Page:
Glucagon causes the liver to engage in glycogenolysis: converting stored glycogen into glucose, which is released into the bloodstream. High blood glucose levels, on the other hand, stimulate the release of insulin. Insulin allows glucose to be taken up and used by insulin-dependent tissues.
Glucose is the main source of energy for all the cells that make up the muscles, tissues, and other organs. Liver and food are the two major sources of glucose.
Sugar is absorbed into the blood circulation, where it enters into the cells with the help of the insulin. Your liver stores extra glucose as glycogen form. When your glucose level is too low, such as when you have not eaten, the liver breaks down the stored glycogen into the glucose to keep the glucose levels within a normal range. Thus, glucose is stored as well as maintained.
Type 1 diabetes complications:
Type 1 diabetes complications can affect the major organs in your body including blood vessels, heart, nerves, kidneys, and eyes. Normal blood sugar levels can dramatically reduce the risk of many serious complications.
1- Nerve Damage or neuropathy
Additional Glucose damage the blood capillaries that nourish the nerve. Due to the malnourishment of nerve, tingling, numbness, or burning can produce.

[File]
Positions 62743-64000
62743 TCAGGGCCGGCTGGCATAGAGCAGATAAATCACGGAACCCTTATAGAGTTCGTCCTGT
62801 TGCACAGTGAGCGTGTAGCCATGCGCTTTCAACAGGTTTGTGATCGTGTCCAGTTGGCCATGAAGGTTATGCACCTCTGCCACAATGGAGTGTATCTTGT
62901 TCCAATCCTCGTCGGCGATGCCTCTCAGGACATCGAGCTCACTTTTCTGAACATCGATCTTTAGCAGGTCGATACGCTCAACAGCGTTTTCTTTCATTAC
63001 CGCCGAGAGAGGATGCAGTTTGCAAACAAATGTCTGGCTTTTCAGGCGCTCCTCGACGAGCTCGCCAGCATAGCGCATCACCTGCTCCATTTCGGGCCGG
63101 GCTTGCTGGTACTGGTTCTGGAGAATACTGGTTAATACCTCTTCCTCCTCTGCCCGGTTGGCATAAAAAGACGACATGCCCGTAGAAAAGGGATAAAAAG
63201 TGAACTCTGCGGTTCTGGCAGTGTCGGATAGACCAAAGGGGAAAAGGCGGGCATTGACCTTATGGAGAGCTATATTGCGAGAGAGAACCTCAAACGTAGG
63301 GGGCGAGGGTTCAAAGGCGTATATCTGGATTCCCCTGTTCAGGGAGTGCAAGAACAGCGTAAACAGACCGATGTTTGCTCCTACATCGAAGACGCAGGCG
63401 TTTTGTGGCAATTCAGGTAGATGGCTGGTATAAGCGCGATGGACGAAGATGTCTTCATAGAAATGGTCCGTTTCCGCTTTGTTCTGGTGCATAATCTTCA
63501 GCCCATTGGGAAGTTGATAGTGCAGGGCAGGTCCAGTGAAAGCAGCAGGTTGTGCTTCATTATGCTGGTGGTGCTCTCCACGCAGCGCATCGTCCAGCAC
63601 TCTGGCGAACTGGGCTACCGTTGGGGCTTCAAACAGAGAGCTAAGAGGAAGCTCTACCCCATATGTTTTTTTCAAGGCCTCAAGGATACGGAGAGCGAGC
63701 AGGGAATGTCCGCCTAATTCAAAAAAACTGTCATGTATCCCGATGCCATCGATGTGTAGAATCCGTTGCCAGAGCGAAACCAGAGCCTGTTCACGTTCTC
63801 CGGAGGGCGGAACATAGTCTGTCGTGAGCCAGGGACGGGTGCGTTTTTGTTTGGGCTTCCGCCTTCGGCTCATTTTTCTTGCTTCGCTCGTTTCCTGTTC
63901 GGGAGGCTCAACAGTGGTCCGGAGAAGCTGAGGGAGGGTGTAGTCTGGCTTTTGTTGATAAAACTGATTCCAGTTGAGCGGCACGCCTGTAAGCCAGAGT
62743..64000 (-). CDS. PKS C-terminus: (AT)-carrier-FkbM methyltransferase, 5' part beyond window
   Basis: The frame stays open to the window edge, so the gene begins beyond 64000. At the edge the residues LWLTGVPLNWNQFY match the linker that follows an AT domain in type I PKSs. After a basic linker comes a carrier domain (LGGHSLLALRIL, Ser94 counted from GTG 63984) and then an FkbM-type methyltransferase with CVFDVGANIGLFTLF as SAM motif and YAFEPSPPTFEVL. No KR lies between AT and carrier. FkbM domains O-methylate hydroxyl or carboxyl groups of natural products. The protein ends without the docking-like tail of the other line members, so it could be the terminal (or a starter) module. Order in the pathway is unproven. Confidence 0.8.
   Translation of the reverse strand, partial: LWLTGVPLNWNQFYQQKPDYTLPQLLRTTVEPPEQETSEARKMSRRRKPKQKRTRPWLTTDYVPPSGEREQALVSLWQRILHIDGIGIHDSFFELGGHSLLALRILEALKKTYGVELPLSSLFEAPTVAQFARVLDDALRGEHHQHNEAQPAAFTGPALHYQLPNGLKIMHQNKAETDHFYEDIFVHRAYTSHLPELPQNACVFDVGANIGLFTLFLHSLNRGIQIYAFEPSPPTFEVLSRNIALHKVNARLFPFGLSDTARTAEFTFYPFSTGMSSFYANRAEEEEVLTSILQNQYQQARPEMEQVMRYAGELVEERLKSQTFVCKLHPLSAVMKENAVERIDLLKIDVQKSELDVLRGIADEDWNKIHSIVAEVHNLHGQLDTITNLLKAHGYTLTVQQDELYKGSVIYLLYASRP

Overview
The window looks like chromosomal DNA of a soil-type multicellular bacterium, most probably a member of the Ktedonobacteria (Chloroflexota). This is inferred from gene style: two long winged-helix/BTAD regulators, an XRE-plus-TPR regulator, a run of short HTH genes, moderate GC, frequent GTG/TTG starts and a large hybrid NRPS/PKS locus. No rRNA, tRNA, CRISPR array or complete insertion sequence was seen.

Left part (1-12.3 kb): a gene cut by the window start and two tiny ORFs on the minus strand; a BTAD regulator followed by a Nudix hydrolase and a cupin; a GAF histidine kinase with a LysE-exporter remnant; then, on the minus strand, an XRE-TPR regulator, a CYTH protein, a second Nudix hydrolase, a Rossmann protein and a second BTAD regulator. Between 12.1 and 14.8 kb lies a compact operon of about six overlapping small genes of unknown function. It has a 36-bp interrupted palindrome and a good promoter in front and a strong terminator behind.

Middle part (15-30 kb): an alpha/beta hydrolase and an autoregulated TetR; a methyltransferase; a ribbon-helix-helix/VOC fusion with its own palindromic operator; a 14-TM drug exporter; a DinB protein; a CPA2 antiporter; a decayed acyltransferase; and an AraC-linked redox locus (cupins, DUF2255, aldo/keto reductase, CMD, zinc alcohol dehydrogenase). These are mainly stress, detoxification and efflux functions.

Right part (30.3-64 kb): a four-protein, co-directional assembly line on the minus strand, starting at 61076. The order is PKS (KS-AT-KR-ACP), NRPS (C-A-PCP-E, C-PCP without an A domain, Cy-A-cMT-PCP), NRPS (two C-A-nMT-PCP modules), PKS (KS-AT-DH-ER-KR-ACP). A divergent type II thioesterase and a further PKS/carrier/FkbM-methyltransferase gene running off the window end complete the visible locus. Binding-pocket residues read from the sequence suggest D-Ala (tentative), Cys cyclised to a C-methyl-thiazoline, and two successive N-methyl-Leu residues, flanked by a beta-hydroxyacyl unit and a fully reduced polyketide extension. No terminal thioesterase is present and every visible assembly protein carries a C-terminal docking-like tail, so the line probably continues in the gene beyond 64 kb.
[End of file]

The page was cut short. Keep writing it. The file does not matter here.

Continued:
2- Kidney Damage or nephropathy
Extra glucose damaged the tiny blood vessels that filter the wastes of your body. Diabetes Mellitus can damage this fine filtering excretory system. Severe damage can lead to kidney failure or irreversible end-stage kidney failure.
3- Heart and blood vessels damaged
Diabetes drastically increases the risk of various CVS problems, including chest pain or angina, hypertension, heart attack, heart failure, stroke, and narrowing of the arteries (atherosclerosis).
4- Eye damage or Retinopathy
Diabetes Mellitus also damage the blood vessels of the retina (known as diabetic retinopathy), potentially causing Blindness. Diabetes also increases the risk of other serious vision conditions, such as cataracts and glaucoma.
5- Pregnancy Complications
High blood sugar levels or type 1 diabetes can be harmful to both the mother and the baby. The risk of miscarriage, stillbirth, and birth defects increases when diabetes is untreated. Diabetics mothers are at a high risk of diabetic ketoacidosis, retinopathy, preeclampsia
Diagnosis of Type 1 Diabetes Mellitus
People are diagnosed if they meet one of the following criteria:
- fasting blood sugar > 126 mg/dL on two separate tests
- random blood sugar > 200 mg/dL, along with symptoms of diabetes
- hemoglobin A1c > 6.5 on two separate tests
These diagnoses are the same as in Type 2 Diabetes. Therefore, there always remains confusion in both types of diabetes.
Type 1 diabetes mellitus can be cured or can get improvement in many ways. Such as,
- Insulin injections
Frequently asked questions:
1. What Is The Difference Between Type 1 And Type 2 Diabetes?
Diabetes mellitus is of two types i.e type 1 Diabetes and type 2 diabetes mellitus. What is the difference between type 1 and type 2 diabetes mellitus? The major differences are